Illustration for an article on how brands are using nostalgia to connect with audiences
June 24, 2019 by Mark Brownlee

The nostalgia machine: How brands are capitalizing on our past

Looking to connect with your audience?

Bringing back a story they previously loved is a good bet.

For proof, look no further than the sheer number of brands who are capitalizing on our desire to re-live experiences we enjoyed in our childhoods.

Everywhere you look these days, brands are bringing back old TV shows, video games, music and comic book characters.

The reason is simple: Nostalgia works.

The kids who grew up on a steady diet of Nintendo, comic books and Gilmore Girls have become adults with full bank accounts, (often) soul-deadening jobs from which they need an escape and kids they need to “educate”.

Here are four ways that brands have successfully used nostalgia to connect with their audiences.

Avengers: End Game

You can’t go back to the past.

But you can re-imagine it in a new form.

That’s what the Marvel Cinematic Universe, the seemingly endless line of super hero movies that annually parade through movie release schedules, is based on: Taking characters we first learned about on the comic book page and re-inventing them in a new form.

Marvel has re-created nearly every comic book character you can imagine, from Ant-Man to Zzzax.

The result? Audiences keep coming back for more. And they’re bringing their wallets with them.

Seven Marvel Cinematic Universe films have earned more than $1 billion at the box office, making them some of the highest-grossing movies in box office history.

Super Mario Odyssey

We all know Super Mario, right? The side-scrolling Italian plumber who for decades has been synonymous with the Nintendo brand?

Well, he’s still alive and kicking.

In October 2017, Nintendo released the latest entry in the Mario series. Super Mario Odyssey, created for the Nintendo Switch, has re-invigorated the Mario franchise with a newfound look at the world-famous character.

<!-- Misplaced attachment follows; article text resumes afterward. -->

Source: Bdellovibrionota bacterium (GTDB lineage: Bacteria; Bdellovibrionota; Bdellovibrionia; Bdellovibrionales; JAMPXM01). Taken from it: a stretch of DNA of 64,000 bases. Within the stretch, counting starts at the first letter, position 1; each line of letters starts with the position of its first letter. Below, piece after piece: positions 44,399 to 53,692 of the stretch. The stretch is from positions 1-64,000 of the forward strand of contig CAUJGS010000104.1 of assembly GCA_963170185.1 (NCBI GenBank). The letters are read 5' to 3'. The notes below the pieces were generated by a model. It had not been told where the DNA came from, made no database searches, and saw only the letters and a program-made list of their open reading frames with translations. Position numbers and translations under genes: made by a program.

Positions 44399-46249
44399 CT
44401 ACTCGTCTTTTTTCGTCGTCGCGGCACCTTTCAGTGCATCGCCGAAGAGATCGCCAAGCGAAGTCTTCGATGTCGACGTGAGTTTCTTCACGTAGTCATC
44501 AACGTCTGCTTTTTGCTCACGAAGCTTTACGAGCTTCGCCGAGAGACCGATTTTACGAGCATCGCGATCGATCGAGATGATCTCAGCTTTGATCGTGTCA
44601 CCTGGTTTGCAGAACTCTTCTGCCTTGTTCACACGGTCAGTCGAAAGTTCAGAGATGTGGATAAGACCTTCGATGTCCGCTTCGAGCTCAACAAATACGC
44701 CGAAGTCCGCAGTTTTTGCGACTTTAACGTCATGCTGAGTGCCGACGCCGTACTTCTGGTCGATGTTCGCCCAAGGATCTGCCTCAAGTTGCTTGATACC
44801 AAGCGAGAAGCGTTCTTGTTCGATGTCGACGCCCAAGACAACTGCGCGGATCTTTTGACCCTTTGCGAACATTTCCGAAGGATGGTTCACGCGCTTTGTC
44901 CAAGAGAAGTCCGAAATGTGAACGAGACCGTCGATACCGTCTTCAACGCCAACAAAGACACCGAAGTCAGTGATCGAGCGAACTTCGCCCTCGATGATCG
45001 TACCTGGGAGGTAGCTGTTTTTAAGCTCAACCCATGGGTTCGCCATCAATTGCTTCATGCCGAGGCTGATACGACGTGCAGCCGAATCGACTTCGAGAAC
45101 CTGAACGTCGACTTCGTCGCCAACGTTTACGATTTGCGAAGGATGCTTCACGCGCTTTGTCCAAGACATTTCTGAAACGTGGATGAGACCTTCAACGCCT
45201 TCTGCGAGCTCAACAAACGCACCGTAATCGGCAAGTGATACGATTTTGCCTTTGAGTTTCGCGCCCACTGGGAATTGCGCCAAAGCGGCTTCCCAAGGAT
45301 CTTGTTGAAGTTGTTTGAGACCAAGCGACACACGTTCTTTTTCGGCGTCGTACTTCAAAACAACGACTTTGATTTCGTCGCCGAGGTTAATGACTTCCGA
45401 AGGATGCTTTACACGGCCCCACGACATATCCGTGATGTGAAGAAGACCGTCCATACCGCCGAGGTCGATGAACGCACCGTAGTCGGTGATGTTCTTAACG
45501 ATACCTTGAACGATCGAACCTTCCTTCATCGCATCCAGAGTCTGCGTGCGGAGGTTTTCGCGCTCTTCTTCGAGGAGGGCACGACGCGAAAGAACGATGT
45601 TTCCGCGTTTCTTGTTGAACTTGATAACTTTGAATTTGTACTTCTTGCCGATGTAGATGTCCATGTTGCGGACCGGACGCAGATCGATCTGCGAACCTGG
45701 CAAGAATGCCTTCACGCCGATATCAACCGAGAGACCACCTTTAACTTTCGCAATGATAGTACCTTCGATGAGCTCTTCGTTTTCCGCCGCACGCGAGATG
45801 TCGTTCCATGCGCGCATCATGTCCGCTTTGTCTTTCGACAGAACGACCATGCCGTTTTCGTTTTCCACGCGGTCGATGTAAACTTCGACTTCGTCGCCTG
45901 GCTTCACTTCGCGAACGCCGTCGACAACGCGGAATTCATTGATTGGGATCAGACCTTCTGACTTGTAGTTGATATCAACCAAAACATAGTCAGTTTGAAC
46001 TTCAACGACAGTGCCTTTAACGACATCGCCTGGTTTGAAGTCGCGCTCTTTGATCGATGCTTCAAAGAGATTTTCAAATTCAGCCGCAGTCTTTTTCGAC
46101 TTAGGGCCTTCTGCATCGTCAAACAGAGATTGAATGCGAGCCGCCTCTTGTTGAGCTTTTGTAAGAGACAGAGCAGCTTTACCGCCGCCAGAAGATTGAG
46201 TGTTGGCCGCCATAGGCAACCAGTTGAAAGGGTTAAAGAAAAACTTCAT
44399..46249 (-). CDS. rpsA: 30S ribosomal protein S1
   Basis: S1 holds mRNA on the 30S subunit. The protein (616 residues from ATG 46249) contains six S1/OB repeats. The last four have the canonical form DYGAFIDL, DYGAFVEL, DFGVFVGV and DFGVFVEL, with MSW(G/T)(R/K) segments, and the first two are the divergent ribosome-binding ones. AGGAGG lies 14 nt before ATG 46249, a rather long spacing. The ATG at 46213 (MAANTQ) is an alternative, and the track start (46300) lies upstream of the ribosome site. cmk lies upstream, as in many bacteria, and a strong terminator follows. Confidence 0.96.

It’s just one of the ways Nintendo is trading on nostalgia to not only remain relevant, but to thrive in the 21stcentury.

Other characters – from Yoshi to Zelda to the world-famous Pokémon – are all making return appearances to Nintendo’s latest flagship console.

But perhaps most notable of all is the subtle means Nintendo is using for reminding people of the past.

Another title, Super Smash Bros. Ultimate, does everything from create courses based on the original Game Boy screen to offering users a brief history lesson on some of its characters while waiting for the game to load.

Backstreet Boys reunion tour

Backstreet’s back.

Well, actually, they never really left.

Decades on from their original rise to prominence in the 1990s, the Backstreet Boys are still going strong.

Their latest tour will take them around the world, from Spain to the United Kingdom and North America.

Parents who bought the album as tweens or teens can now even take advantage of a “VIP hotel experience” to see the (former?) heartthrobs in-person. Cue “I want it that way”.

Full House

Before Bob Saget was the purveyor of filthy jokes and Lori Loughlin was at the centre of a major college admissions scandal, the two starred in the wholesome TV situation comedy Full House.

Every week kids across North America would tune in to see what Joey Gladstone was cutting out or how D.J. Tanner and her sister Stephanie were getting along.

Considering how long it’s been since the show was popular is enough to make anyone fully realize how irreversible the onward march of time is. The Olsen twins are in their 30s now.

But thankfully, a recreated Full House – called “Fuller House” – is here to salve the unhealable wounds eternity has inflicted upon us.

Netflix rebooted the show, which features most of the original cast, in 2016.

And Full House isn’t the only one.

Netflix has also given reboots to the Gilmore Girls, Arrested Development, Queer Eye and Will & Grace.

Conclusion

Nostalgia conjures powerful feelings from our formative years. Brands around the world are using it to connect with their audiences. How will you use it to engage yours?

Mark Brownlee is a digital marketing strategist in Ottawa, Canada.

Illustration by Erin Watson

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